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How Does Project Termination Impact Project Team Members? Rapid Termination, ‘Creeping Death’, and Learning from Failure

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  • Dean A. Shepherd
  • Holger Patzelt
  • Trenton A. Williams
  • Dennis Warnecke

Abstract

Although extant studies have increased our understanding of the decision of when to terminate a project and its organizational implications, they do not explore the contextual mechanisms underlying the link between the speed at which a project is terminated and the learning of those directly working on the project. This is surprising because perceptions of project failure likely differ between those who own the option (i.e., the decision maker) and those who are the option (i.e., project team members). In this multiple case study, we explored research and development (R&D) subsidiaries within a large multinational parent organization and generated several new insights: (1) rather than alleviate negative emotions, delayed termination was perceived as creeping death, thwarting new career opportunities and generating negative emotions; (2) rather than obstructing learning from project experience, negative emotions motivated sensemaking efforts; and (3) rather than emphasizing learning after project termination, in the context of rapid redeployment of team members after project termination, delayed termination provided employees the time to reflect on, articulate, and codify lessons learned. We discuss the implications of these findings.

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  • Dean A. Shepherd & Holger Patzelt & Trenton A. Williams & Dennis Warnecke, 2014. "How Does Project Termination Impact Project Team Members? Rapid Termination, ‘Creeping Death’, and Learning from Failure," Journal of Management Studies, Wiley Blackwell, vol. 51(4), pages 513-546, June.
  • Handle: RePEc:bla:jomstd:v:51:y:2014:i:4:p:513-546
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    References listed on IDEAS

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    Cited by:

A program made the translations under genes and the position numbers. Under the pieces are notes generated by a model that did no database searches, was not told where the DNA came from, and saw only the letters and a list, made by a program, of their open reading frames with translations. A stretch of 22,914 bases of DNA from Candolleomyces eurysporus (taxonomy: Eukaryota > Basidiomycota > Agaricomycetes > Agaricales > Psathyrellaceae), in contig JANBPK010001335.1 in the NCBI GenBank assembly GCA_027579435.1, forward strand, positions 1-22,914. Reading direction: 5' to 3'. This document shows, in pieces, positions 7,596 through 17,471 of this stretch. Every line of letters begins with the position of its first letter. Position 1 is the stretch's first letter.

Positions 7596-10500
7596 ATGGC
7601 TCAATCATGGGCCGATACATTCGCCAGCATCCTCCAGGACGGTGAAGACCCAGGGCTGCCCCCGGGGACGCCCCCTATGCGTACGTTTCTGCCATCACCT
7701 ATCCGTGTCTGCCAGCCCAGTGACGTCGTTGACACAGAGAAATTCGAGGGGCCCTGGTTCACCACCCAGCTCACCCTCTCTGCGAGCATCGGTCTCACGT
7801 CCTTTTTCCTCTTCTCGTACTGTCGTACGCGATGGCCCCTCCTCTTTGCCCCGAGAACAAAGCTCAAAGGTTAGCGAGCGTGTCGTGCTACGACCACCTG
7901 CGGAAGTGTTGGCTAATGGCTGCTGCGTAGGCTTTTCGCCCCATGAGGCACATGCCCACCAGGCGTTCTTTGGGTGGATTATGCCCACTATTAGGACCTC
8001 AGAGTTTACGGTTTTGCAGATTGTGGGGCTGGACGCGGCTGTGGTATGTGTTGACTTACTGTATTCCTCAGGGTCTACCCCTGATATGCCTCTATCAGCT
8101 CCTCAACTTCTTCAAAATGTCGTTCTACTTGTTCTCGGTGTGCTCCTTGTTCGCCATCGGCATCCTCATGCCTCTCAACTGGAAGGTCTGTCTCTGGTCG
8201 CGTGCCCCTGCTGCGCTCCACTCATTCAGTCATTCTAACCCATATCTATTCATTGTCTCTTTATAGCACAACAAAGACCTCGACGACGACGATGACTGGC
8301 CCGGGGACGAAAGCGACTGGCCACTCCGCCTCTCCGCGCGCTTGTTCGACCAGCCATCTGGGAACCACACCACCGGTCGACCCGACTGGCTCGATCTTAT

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    2. Danneels, Erwin & Vestal, Alex, 2020. "Normalizing vs. analyzing: Drawing the lessons from failure to enhance firm innovativeness," Journal of Business Venturing, Elsevier, vol. 35(1).
    3. Patzelt, Holger & Behrens, Judith & Wolfe, Marcus T. & Shepherd, Dean A., 2020. "Perceived project transition support and employees' assessments of entrepreneurial project performance," Journal of Business Venturing, Elsevier, vol. 35(1).
    4. Judith Behrens & Holger Patzelt, 2016. "Corporate Entrepreneurship Managers’ Project Terminations: Integrating Portfolio–Level, Individual–Level, and Firm–Level Effects," Entrepreneurship Theory and Practice, , vol. 40(4), pages 815-842, July.
    5. Marvel, Matthew R. & Wolfe, Marcus T. & Kuratko, Donald F., 2020. "Escaping the knowledge corridor: How founder human capital and founder coachability impacts product innovation in new ventures," Journal of Business Venturing, Elsevier, vol. 35(6).
    6. Liu, Yiran & Li, Yong & Hao, Xiling & Zhang, Yuli, 2019. "Narcissism and learning from entrepreneurial failure," Journal of Business Venturing, Elsevier, vol. 34(3), pages 496-512.
    7. Khalil Rhaiem & Nabil Amara, 2021. "Learning from innovation failures: a systematic review of the literature and research agenda," Review of Managerial Science, Springer, vol. 15(2), pages 189-234, February.

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